Richard Alfred Davenport
Richard Alfred Davenport (1777–1852) was an English miscellaneous writer.
Davenport was born in Lambeth on 18 January 1777, and started work as a writer in London at an early age. In the late 1790s he knew John Britton and Peter Lionel Courtier through a debating society, the "School of Eloquence".
Davenport wrote large portions of the history, biography, geography, and criticism in Rivington's Annual Register for several years (1792 to 1797, according to John Britton). He edited, with lives, a number of the British poets for the Chiswick Press edition in 100 volumes (1822); the biographies were supplied from the existing ones Samuel Johnson, with Davenport, Samuel Weller Singer, and some others, writing the rest. Later he did much work for Thomas Tegg.
For the last 11 years of his life Davenport lived at Brunswick Cottage, Park Street, Camberwell, a freehold house of which he was the owner. Here he lived and working alone, drinking large quantities of laudanum, in some squalor at the end. On Sunday, 25 January 1852, a passing policeman was attracted by someone moaning. He broke into the house and discovered Davenport unconscious, with a laudanum bottle in his hand. He died before anything could be done for him. An inquest found his death to be an accidental overdose.
Davenport also wrote:
- New Elegant Extracts, 2nd series, Chiswick, 12 vols. 1823–7;
- The Commonplace Book of Epigrams, a collection in which some pieces are original, Edinburgh, 1825.
To Murray's Family Library Davenport contributed:
- The Life of Ali Pasha of Tepeleni, Vizier of Epirus, surnamed Aslan or the Lion, 1837;
- The History of the Bastile and of its principal Captives, 1838, several editions;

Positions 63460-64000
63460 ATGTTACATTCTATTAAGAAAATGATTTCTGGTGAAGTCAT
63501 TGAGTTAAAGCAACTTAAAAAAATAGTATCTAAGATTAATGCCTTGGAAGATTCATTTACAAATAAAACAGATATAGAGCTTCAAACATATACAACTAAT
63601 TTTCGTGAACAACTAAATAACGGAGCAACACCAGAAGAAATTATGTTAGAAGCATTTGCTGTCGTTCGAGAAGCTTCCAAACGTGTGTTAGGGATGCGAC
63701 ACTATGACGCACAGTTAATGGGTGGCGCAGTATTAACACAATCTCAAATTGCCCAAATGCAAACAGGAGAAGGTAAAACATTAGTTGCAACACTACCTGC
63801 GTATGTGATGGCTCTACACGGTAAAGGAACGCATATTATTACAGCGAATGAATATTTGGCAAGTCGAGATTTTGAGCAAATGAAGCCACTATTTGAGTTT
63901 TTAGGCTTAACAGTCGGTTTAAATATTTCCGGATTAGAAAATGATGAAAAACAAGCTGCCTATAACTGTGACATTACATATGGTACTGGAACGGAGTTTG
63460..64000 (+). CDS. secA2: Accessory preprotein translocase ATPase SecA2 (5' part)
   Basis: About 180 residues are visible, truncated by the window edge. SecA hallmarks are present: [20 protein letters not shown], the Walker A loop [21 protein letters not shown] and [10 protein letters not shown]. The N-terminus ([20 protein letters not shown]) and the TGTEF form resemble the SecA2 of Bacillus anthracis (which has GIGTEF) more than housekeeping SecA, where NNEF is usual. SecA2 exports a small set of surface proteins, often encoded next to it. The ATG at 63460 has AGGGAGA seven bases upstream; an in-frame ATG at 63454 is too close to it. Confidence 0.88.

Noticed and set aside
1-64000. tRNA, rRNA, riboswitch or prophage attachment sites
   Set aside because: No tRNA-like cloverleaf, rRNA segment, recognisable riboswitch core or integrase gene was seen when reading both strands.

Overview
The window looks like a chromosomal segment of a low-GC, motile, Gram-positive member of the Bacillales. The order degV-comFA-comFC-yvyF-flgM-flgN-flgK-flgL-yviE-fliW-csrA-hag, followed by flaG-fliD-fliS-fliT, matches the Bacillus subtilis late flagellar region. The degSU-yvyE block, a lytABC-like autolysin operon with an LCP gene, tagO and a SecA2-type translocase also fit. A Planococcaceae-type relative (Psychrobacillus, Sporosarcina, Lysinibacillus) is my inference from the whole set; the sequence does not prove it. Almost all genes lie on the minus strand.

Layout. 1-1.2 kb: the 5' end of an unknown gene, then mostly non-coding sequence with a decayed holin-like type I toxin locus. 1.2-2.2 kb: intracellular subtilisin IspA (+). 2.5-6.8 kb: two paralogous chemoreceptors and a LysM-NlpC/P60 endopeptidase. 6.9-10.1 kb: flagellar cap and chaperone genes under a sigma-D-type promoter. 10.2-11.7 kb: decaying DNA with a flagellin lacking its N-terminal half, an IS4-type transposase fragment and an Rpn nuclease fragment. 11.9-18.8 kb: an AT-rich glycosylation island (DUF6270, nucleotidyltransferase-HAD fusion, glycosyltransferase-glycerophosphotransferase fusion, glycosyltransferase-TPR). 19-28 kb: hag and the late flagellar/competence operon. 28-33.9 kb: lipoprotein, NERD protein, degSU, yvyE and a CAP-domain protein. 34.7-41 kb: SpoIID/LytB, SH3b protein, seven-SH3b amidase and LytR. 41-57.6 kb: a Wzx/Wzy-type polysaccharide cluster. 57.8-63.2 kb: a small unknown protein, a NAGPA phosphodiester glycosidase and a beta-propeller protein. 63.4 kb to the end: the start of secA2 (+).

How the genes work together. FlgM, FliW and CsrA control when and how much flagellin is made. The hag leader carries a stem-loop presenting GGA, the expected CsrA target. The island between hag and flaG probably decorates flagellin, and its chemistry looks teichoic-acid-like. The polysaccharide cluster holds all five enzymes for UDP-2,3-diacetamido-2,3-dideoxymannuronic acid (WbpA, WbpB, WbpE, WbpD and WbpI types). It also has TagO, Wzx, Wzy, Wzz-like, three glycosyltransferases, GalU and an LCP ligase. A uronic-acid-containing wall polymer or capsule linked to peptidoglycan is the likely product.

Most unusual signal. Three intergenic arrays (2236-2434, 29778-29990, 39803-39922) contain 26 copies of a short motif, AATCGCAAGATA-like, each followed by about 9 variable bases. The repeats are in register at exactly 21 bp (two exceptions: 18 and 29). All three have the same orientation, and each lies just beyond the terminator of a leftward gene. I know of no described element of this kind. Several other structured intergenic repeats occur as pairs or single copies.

- Narratives of Peril and Suffering, 2 vols. 1840, new edition, New York, 1846;
- Lives of Individuals who raised themselves from Poverty to Eminence and Fortune, 1841.
Davenport translated many works, and contributed to periodical literature articles on biography, poetry, criticism, and other subjects. He was also a writer of verse. Some of it was set to music, by his friend Timothy Essex.
Editorial roles included the works of William Robertson the historian, with life, 1824; William Mitford's History of Greece, with continuation to the death of Alexander, 1835; and some works like William Guthrie's Geographical, Historical, and Commercial Grammar, and William Enfield's Speaker.
Davenport married in 1800; they later separated, and she became a novelist under her married name Selina Davenport. They had two daughters together; a son Theodore Alfred Davenport was not from this marriage. Elizabeth Gaskell encountered Selina Davenport in Knutsford around 1850.
- Lyre (1806). Peter Lionel Courtier, ed. The Lyre of Love. p. 103. Retrieved 28 September 2013.
- John Britton (1850). The Auto-biography of John Britton. The Author. p. 93 note. Retrieved 28 September 2013.
- Radcliffe, David Hill. "Courtier, Peter Lionel". Oxford Dictionary of National Biography (online ed.). Oxford University Press. doi:10.1093/ref:odnb/64783. (Subscription or UK public library membership required.)
- Stephen, Leslie, ed. (1888). "Davenport, Richard Alfred". Dictionary of National Biography. 14. London: Smith, Elder & Co.
- George Watson; Ian R. Willison (1971). The New Cambridge Bibliography of English Literature: 1660-1800. Cambridge University Press. pp. 1968–. ISBN 978-0-521-07934-1. Retrieved 29 September 2013.
- A Dictionary of Musicians from the Earliest Ages to the Present Time. Sainsbury. 1824. p. 232. Retrieved 28 September 2013.
- Spencer, H. J. "Davenport, Richard Alfred". Oxford Dictionary of National Biography (online ed.). Oxford University Press. doi:10.1093/ref:odnb/7203. (Subscription or UK public library membership required.)
- John Chapple; Alan Shelston (4 March 2004). Further Letters of Mrs. Gaskell. Manchester University Press. pp. 49–50. ISBN 978-0-7190-6771-6. Retrieved 28 September 2013.